Summer in Algarve is Portugal’s perfect vacation destination—sandy beaches, sapphire blue ocean and delicious meals created from the freshest ingredients. With roughly 200 kilometers of coastline, it’s no surprise that fish and seafood are the main ingredients in the Algarve cuisine, including the region’s most famous dish, cataplana. Avó Rosa Bandeira stepped up to the challenge of showing us how she creates this traditional meal and she gave us a history lesson in the process.
“What many people don’t realize is that word cataplana refers to both the stew and the pot in which it is prepared.” The pot, which is unique to the region, was traditionally made out of hammered copper. The use of copper allowed excellent heat conductivity throughout the cataplana, giving a unique and incomparable flavour to the delicacies made in it. Shaped like a clam, the domed lid latches on to the bottom to seal it closed, so it functions like a Dutch oven, encouraging a steaming effect. “Cooking in the cataplana makes the flavours richer. The juices don’t just evaporate into the air, they are continuously sinking back into the food, creating a succulent liquid in the bottom.”
Although the exact origin of the cataplana is unknown, many believe that it originated during the eighth century under Moorish occupation and that it is the Portuguese equivalent of the tagine—a similar cooking vessel from northern Africa.
“In the past, fishermen would use the cataplana as a lunchbox, filling at home with the essentials like garlic, onions, olive oil, and the vegetables. When it was time to eat, they would add their catch and simmer everything in the same pot directly over a fire. Many times, a hole was made in the ground where the cataplana was placed over embers and covered with sand.”
Although a typical cataplana is made with any combination of seafood—prawns, clams, mussels, fish, squid, octopus—Rosa suggests using your imagination. “Add any combination that you like—mussels and spicy chouriço; squid and cured ham; squid and rabbit; octopus and sweet potato; pork and clams; or make it vegetarian—all are superb variations. This is truly the easiest pot to cook in. Create a refogado (garlic and onion sautéed in olive oil) in the bottom of the pan, add your meat and vegetables, pour in some liquid (wine, water, broth or a mixture of all three), clamp it, bring it to a simmer and leave it on a medium-low heat until your meat is cooked.”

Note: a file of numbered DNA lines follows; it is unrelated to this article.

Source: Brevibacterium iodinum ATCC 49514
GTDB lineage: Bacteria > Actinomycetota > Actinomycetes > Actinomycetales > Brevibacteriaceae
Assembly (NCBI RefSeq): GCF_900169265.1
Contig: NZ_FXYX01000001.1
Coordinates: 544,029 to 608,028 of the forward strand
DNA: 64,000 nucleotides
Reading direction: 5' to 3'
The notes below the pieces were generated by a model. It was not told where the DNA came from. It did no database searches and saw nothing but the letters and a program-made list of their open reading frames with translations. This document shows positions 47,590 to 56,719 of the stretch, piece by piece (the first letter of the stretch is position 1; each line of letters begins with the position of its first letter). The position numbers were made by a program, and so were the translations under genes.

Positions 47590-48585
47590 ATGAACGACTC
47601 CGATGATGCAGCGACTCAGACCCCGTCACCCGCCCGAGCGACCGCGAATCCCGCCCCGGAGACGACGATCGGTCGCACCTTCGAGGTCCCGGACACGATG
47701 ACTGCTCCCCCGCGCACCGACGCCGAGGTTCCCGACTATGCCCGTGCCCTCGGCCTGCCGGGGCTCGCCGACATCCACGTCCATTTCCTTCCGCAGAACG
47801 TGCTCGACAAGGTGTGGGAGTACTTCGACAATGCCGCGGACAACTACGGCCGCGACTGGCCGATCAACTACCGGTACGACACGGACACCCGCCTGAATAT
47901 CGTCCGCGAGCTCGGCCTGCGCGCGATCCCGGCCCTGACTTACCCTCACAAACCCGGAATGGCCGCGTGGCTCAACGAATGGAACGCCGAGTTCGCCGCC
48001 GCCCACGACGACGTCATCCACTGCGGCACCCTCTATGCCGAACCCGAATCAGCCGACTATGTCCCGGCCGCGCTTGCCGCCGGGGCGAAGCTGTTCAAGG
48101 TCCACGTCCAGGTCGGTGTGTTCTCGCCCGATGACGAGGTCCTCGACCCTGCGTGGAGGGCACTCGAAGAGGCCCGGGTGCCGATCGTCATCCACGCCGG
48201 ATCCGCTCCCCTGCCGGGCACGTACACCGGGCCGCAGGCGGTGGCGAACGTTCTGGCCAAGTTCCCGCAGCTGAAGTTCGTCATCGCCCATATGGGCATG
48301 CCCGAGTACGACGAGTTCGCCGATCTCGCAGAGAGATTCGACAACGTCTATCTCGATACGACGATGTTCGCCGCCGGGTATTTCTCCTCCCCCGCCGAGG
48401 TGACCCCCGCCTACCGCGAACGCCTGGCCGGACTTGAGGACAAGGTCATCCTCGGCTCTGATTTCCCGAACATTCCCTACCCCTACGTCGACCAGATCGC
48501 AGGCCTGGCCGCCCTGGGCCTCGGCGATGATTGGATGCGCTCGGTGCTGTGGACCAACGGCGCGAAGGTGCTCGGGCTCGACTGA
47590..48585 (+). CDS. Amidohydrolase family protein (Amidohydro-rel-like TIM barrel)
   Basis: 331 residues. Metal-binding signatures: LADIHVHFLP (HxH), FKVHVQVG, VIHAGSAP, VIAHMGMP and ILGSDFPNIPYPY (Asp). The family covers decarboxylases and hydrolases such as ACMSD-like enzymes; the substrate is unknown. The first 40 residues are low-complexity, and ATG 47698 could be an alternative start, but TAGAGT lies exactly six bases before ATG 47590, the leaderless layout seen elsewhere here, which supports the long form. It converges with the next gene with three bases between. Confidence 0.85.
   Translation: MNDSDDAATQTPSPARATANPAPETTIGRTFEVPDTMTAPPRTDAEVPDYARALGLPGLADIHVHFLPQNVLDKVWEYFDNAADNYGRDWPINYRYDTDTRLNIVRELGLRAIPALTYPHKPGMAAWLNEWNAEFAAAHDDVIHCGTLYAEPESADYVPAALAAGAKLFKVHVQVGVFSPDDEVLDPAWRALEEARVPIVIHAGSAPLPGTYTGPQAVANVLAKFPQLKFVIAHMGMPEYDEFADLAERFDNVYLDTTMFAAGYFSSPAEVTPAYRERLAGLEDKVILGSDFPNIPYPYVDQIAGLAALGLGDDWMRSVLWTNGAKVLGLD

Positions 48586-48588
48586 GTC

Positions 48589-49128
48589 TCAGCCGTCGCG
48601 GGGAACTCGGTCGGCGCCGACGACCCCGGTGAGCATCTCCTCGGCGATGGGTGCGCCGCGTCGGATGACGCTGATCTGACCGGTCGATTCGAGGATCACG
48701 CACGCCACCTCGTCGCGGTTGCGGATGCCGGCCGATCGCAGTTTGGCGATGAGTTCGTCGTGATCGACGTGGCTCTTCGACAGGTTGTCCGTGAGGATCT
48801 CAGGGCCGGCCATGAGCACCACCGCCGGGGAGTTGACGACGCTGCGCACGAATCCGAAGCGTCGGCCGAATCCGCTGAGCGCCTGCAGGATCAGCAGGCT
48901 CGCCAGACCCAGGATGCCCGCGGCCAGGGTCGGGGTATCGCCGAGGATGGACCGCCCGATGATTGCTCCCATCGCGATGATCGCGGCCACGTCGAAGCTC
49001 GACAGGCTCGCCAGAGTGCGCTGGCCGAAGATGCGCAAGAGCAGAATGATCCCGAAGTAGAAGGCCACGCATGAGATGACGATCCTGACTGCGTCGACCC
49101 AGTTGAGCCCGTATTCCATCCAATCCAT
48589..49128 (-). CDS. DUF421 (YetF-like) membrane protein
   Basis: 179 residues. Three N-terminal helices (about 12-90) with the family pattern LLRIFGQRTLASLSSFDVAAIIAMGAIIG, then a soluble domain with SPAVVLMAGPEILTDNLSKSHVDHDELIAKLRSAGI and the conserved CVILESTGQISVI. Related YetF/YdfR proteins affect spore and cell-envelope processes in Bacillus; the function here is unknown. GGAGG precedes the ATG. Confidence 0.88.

It wasn’t long before we were at the table enjoying Avó Rosa’s Seafood Cataplana, served with a chilled bottle of Alvarinho and plenty of crusty bread to mop up the juices at the end. It was delicious, and I was anxious to try the recipe at home, but there was a small problem—I don’t own a cataplana. “If you don’t have a cataplana you can make this recipe in a Dutch oven, wok or any heavy-bottomed pot with a fitted lid but try your best to find one. Many Portuguese grocers in the Toronto area sell them and you can definitely find them online.”
I’m looking forward to having the taste of the Algarve in my kitchen very soon.
Oven roasted goatling
1 dl olive oil
2 cloves garlic
1/2 red pepper
300 g shrimp
1 lobster (approx. 500 g)
1 dl white wine
1 tbsp tomato paste
500 g clams
200 g half-shelled mussels
coriander (finely chopped)
piri piri sauce
Place the lobster, shrimp or mussels in the bottom of the cataplana pan.
Cut the onions, garlic and peppers into thin slices.
Add the onions, garlic, and olive oil to a pan and cook until the onions have browned a bit.
Add red pepper and sauté.
Add the wine and the tomato paste, season with salt and piri piri sauce.
Pour the sauce over the seafood.
Close the cataplana and cook for ten minutes.
Remove the cataplana from the heat.
Add the clams, close the cataplana, let it cook for five minutes shaking it from time to time.
Finally, season with salt and pepper if necessary and add the coriander.
Serve immediately with white rice or toasted bread.